Meet Ella Greenwood, The 19 Year Old Making Teen Mental Health Matter in Film

A quick look into the film industry and it’s clear to see that the discourse on mental illness is shifting to a more representative and diverse approach. However, there is still a long way to go before we see an industry where mental illness is not romanticised or demonised and stories that actually represent those struggling with mental illness.

19-year-old filmmaker Ella Greenwood seeks to change this. Her work addresses the gaps in mental health representation within mainstream media and seeks to make visible the effects of mental health on the everyday life. Balancing working as the director of Broken Flames Productions, having her work selected for BAFTA accredited festivals and working as an ambassador for Stem4 she is a powerhouse revolutionising the film industry.

We caught up with Ella to learn more about her career as a filmmaker and the representations of mental health in the film industry.

Hey Ella, what prompted you to begin your career as a filmmaker? Why pick filmmaking and not another route?

I’ve always loved everything to do with films and so knew that I wanted to work in the industry from a young age. I fell in love with acting and still love it lots so started to get involved with it as an actor and then when I turned 18, I decided that I wanted to start making my own films and to tell stories that were important to me. I’ve pretty much just always wanted to work in film and never considered anything else.

Representation of mental health issues are only just beginning to become more commonplace, is there more the film industry can be doing to better represent these stories?

There’s so much more that can be done. There is an extreme lack of representation; less than 2% out of 5,000 characters were shown to have a mental illness in film and TV as found by a recent study, and then characters who have mental illnesses are often shown to be perpetrators of violence, with terms such as crazy, weird and freak being used a lot. I also think there’s a big issue with mental illness being used to add dramatic effect to a storyline, in particular with romanticising suicide, which is so careless. It’s important to have filmmakers who have experienced mental illness on board projects that focus on this, and to ask for advice from therapists, clinicians, etc before putting work out there that can reach millions of viewers. It requires the same work that you would have as bringing historians on board a project that is set in the past, for example.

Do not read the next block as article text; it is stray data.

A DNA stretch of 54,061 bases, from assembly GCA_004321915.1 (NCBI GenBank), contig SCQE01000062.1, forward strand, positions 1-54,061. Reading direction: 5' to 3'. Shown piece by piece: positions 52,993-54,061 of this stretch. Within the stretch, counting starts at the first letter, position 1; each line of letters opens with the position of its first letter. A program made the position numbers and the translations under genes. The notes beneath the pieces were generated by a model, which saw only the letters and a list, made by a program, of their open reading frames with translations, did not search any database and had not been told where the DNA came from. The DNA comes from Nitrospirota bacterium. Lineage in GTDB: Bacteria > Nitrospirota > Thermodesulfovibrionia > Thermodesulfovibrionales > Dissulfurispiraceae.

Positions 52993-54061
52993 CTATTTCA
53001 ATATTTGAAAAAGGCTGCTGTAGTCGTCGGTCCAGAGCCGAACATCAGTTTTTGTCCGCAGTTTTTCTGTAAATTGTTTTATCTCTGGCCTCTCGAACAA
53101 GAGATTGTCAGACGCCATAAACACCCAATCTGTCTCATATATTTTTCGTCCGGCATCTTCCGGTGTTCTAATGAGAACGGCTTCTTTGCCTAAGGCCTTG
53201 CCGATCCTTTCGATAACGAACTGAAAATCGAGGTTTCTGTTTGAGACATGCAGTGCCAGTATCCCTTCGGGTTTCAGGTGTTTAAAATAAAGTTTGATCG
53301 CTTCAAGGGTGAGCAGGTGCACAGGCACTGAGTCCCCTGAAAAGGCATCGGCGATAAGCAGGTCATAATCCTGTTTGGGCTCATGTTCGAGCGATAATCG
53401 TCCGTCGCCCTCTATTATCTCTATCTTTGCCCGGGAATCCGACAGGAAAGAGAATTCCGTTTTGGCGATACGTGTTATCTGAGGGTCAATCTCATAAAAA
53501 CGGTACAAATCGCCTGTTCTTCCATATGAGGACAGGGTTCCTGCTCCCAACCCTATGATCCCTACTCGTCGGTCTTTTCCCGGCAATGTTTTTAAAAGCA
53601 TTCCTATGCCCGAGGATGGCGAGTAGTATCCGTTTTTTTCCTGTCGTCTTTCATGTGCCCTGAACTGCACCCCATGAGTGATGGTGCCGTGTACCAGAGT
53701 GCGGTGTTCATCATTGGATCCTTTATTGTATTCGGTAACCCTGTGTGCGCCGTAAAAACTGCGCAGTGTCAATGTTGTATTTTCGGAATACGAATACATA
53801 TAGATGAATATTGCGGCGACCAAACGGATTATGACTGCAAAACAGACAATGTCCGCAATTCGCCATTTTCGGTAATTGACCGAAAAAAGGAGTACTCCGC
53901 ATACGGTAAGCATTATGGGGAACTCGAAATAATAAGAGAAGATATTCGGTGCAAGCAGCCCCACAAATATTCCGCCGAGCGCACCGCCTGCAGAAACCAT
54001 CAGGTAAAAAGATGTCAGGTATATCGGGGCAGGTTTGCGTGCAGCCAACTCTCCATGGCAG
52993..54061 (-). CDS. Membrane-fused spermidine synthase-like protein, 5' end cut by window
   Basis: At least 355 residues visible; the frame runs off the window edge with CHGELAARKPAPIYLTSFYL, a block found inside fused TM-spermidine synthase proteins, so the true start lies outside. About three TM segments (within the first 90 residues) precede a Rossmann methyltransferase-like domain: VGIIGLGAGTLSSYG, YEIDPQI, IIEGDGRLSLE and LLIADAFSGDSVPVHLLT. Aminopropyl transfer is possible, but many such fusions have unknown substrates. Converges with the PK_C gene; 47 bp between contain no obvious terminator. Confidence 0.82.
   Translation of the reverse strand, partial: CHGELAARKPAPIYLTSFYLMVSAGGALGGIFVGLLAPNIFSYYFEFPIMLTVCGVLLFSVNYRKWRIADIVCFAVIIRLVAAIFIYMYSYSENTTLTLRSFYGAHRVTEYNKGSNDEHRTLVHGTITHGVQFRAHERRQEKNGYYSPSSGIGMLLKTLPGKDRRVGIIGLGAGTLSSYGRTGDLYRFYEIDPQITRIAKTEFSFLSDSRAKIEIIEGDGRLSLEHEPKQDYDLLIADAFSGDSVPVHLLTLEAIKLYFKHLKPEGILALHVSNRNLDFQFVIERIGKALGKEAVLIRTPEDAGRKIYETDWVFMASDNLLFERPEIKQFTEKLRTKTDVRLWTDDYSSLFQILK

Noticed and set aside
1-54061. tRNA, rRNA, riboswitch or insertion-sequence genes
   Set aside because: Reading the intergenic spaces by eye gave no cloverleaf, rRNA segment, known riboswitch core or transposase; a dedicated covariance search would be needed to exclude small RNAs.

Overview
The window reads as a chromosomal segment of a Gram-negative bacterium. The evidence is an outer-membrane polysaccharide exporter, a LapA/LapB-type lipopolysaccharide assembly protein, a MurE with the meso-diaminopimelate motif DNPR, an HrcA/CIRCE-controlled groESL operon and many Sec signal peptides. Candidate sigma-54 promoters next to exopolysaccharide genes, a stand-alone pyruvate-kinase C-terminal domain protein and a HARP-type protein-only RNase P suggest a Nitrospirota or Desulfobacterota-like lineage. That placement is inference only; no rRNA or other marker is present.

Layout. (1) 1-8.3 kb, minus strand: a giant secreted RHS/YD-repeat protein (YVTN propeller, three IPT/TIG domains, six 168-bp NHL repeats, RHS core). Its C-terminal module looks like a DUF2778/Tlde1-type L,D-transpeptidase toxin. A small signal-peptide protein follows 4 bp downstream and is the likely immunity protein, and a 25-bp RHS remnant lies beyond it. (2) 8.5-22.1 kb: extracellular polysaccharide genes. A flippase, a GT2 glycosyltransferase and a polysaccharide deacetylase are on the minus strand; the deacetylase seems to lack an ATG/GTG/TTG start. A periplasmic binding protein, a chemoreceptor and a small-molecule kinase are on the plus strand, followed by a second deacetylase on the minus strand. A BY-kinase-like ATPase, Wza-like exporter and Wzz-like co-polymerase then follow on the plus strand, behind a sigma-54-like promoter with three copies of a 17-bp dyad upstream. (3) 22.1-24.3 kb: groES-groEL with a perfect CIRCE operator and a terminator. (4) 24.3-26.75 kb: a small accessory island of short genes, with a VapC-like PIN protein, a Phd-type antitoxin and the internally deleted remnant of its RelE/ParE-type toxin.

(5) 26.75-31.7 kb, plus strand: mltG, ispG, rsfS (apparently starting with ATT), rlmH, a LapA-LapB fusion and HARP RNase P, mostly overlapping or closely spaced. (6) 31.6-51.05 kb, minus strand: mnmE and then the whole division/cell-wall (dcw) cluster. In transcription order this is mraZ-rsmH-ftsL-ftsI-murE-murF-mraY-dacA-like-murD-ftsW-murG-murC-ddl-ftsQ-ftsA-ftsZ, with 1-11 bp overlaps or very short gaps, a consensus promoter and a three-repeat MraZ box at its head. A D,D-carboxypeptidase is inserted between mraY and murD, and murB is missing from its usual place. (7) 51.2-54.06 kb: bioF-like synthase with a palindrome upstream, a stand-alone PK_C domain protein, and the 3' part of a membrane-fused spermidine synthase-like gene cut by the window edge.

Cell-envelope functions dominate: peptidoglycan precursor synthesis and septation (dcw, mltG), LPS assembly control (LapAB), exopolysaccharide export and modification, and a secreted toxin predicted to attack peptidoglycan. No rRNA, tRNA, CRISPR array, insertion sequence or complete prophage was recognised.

Why do you think that there is such a stigma around depicting teen mental health in mainstream media?

A lot of teen content can focus on over-exaggerated things, either being really dramatic or too perfect, and so people can think that more realistic content that focuses on an important issue wouldn’t be as popular. It’s the balance between making something entertaining, but also making it important and a good representation of mental health.

When you are creating your films what kind of impact do you want them to have on your audience?

I want them to impact the audience in a way that they perhaps don’t even realise. People know that mental illnesses exist, but they may not know how it can affect a person each day. How it changes the way they view things, and the effect that insensitive phrases other people say to them can have. I want people to enjoy my work but to also learn something too.

What kind of reaction did you receive for Faulty Roots?

I was so happy with the reaction received for Faulty Roots. It was interesting seeing how people who had experience with mental illness reacted compared with those who didn’t have any experience. I had people with experience saying that they felt it had accurately portrayed what it was like and that meant so much to me, and then I had people who had less knowledge saying that it had changed the way they viewed mental illness, and that was what I wanted from the film. I’m so grateful to be able to work on a feature version, and to hopefully achieve these reactions from a larger amount of people!

What kind of impact has your own experiences with mental health had on your work?

My experiences have had a huge impact! I wouldn’t be where I am today if I didn’t have experience with mental health, and it has been a really nice process getting to open up about those experiences more and to share them with others.

What would your advice be to any young budding filmmakers out there looking to get into the industry?

Don’t be intimidated and know that everyone starts somewhere. Watch as many films as possible, including shorts, and find out what you like and what you don’t like with them. Search for opportunities, collaborate with friends, and just start making something!

You can keep up to date with Ella's upcoming projects by following her Instagram.

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